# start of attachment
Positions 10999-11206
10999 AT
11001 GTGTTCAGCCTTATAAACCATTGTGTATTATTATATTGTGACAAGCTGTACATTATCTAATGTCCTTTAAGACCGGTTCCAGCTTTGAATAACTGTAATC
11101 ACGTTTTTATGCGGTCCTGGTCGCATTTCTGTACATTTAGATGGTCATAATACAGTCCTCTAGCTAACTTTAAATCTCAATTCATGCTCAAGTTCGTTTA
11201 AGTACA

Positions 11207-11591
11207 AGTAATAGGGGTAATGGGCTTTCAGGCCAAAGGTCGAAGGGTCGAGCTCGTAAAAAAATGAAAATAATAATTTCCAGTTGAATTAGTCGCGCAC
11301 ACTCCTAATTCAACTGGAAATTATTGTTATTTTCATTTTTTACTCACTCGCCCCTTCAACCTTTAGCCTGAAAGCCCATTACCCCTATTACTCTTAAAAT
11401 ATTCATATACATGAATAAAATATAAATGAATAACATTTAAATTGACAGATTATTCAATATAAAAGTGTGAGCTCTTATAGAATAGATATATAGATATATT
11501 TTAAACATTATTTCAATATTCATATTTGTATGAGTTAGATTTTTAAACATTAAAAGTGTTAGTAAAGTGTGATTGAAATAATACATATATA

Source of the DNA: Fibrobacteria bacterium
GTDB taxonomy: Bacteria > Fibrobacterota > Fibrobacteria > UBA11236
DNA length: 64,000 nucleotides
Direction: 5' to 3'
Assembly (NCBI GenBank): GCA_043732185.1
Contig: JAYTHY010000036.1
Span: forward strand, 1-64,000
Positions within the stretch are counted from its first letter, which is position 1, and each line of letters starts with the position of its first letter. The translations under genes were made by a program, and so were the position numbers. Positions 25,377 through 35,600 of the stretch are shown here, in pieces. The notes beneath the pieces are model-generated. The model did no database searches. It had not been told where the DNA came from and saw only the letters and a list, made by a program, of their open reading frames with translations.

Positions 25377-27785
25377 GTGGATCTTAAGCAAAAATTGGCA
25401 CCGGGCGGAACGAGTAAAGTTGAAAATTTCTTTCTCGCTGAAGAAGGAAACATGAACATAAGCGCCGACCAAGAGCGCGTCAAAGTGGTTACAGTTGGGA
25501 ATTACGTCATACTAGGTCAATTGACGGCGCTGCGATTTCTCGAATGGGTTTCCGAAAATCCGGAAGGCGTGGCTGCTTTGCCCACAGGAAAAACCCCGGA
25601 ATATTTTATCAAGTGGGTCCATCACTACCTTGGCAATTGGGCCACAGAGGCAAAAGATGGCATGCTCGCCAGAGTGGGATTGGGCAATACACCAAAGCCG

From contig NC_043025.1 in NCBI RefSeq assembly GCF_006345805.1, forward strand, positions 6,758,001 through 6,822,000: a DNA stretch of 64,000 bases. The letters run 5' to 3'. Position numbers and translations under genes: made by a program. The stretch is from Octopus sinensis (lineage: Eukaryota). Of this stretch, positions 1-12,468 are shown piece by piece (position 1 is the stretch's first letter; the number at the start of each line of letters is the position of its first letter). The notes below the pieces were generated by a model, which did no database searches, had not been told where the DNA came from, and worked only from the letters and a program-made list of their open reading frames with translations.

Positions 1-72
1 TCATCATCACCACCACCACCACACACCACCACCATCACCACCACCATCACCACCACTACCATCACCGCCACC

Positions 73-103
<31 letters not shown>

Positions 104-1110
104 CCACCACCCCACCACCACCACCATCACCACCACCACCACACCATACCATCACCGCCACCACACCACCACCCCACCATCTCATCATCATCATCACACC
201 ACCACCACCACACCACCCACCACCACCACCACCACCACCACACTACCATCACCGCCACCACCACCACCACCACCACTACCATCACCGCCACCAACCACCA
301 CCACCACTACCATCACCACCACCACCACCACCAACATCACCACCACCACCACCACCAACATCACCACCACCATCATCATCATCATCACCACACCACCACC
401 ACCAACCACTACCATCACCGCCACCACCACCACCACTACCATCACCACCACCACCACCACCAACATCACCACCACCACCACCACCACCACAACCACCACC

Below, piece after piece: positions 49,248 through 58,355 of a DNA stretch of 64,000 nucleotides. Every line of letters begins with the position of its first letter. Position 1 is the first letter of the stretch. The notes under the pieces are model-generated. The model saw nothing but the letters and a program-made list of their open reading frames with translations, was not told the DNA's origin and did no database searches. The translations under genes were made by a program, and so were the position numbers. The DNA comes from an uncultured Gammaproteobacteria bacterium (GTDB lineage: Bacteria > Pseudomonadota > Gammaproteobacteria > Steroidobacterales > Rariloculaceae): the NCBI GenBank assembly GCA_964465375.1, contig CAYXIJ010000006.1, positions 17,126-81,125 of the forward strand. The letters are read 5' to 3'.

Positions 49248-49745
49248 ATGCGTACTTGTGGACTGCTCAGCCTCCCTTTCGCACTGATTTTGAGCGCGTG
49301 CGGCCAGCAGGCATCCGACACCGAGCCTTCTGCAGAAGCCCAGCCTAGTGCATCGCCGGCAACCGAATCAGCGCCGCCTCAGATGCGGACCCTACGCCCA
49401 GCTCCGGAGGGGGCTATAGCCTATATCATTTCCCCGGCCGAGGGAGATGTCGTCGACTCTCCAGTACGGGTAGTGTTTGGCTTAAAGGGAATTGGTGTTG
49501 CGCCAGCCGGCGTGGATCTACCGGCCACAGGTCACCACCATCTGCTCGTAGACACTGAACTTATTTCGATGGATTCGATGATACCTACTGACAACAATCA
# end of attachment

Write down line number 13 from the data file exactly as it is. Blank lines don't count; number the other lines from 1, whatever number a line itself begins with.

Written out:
DNA length: 64,000 nucleotides